New-York City & County Map with Vicinity entire Brooklyn Williamsburgh Jersey City &c. in the 79th Year of Independence of the United States
c. 1855 (dated)
20 x 32 in (50.8 x 81.28 cm)
An altogether extraordinary 1855 map of New York City issued by map publisher Charles Magnus in commemoration of the Declaration of Independence. Depicts the entirety of Manhattan as well as most of Brooklyn, Bedford, Williamsburgh, Greenpoint, Queens, Ravenswood, Astoria, Jersey City and Hoboken. An inset map at the bottom center shows Long Island. The whole is rendered in extraordinary detail with special attention given to individual streets, blocks, parks and even important buildings. Shows the beginnings of Hunters Point, or Long Island City in Queens. Important ferry crossings, canals, and railroads are also indicated. In Manhattan the maps notates various districts including Manhattanville, Yorkville, and Harlem. Central Park has yet to manifest and though the grid structure above 155th street is ghosted in, it has yet to be officially planned. Where Columbia University stands today this map shows the location of the New York Lunatic Asylum. In Hoboken, Jersey City, and Long Island City, several planned landfills are indicated. Also in Hoboken we see the Elysian Fields, a park expanse along the Hudson River that claims to be the home of the world's first baseball game. At the bottom center of the map a numerically and alphabetically keyed legend notes 'Universities, Colleges and Scientific and Literary, Benevolent-Institutions,' 'Public Buildings' and 'Places of Amusement.' In the lower left there is an inset engraved depiction of New York's City Hall. Steam ships are shown navigating the Hudson River in both the upper right and upper left quadrants. In the Lower right quadrant an elaborate medallion features the full text of the declaration of Independence as well as sigils representing each of the original 13 colonies. The whole is surrounding by a large an attractive arabesque vine motif border. All in all this is one of the finest and most visually appealing maps of New York City to appear in the 19th century.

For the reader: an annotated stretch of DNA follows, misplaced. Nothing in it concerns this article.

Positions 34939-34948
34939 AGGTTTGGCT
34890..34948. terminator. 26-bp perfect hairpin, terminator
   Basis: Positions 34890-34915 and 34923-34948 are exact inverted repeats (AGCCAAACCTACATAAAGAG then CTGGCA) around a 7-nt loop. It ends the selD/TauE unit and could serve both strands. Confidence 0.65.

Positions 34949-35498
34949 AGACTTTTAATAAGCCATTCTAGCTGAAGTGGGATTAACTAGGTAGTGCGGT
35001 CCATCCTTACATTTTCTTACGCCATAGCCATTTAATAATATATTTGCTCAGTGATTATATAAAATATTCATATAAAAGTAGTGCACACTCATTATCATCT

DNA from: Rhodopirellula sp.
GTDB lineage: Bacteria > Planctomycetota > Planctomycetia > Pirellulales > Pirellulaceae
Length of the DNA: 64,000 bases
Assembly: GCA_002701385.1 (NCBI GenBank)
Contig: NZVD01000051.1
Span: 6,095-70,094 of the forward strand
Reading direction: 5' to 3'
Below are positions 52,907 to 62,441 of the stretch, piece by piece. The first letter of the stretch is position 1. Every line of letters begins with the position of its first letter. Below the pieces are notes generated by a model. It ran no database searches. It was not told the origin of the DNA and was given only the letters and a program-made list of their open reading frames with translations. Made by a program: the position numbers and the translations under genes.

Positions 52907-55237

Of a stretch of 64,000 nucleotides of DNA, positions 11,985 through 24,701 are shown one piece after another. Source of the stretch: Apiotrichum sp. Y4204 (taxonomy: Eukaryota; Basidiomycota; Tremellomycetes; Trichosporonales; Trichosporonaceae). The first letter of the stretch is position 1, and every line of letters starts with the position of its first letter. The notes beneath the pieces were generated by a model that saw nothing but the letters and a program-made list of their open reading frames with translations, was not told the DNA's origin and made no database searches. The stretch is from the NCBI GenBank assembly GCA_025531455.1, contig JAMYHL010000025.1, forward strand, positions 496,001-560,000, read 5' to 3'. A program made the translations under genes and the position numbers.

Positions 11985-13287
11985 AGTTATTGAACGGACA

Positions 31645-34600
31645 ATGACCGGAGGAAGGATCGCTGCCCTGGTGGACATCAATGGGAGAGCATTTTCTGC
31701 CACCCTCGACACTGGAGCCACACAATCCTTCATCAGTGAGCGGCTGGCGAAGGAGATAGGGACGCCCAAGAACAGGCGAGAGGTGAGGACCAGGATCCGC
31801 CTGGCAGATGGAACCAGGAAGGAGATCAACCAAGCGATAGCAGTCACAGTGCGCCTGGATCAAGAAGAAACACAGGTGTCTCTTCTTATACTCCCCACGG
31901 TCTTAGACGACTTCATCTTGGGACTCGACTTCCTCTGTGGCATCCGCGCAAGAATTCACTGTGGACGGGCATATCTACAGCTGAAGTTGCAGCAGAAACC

Charles Magnus (1826 - 1900) was a New York City based stationer, illustrator, bookseller, and map and print publisher active in the middle to late 19th century. Magnus was born in Elberfeld, Germany, as Julian Carl Magnus. Fleeing the March Revolution in Germany, the Magnus family immigrated to New York City in 1848. In New York, Charles' brother Carl Emil had already established himself as the editor of a German weekly newspaper, Deutsche Schnellpost. It was through his brother that Magnus learnt the printing and publishing trade. The earliest work to bear the Magnus inscription dated to the 1850s and includes various pictorial broadsides and maps intended to commemorate important events - the most notable for map enthusiasts being his 1855 map of New York commemorating the '79th Year of Independence of the United States'. During the 1860s and years of the American Civil War, Magnus, through various political connections, became one of the few illustrators with unrestricted access to Union military camps. He is consequently particularly well known for his authentic view of Civil War cities, personages, and events. Following the war, Magnus began to develop a prosperous business creating and selling panoramic city views, song sheets, and patriotic envelopes. In all Charles Magnus, with over 1000 known works, was one of the most prolific American printers of broadsides and other lithographs. More by this mapmaker...
Very good condition. Several expertly excuted margin repairs that do not extend into the printed area of the map. Very light even toning.
Haskell, Daniel Carl, Manhattan Maps; a Co-operative List, 1004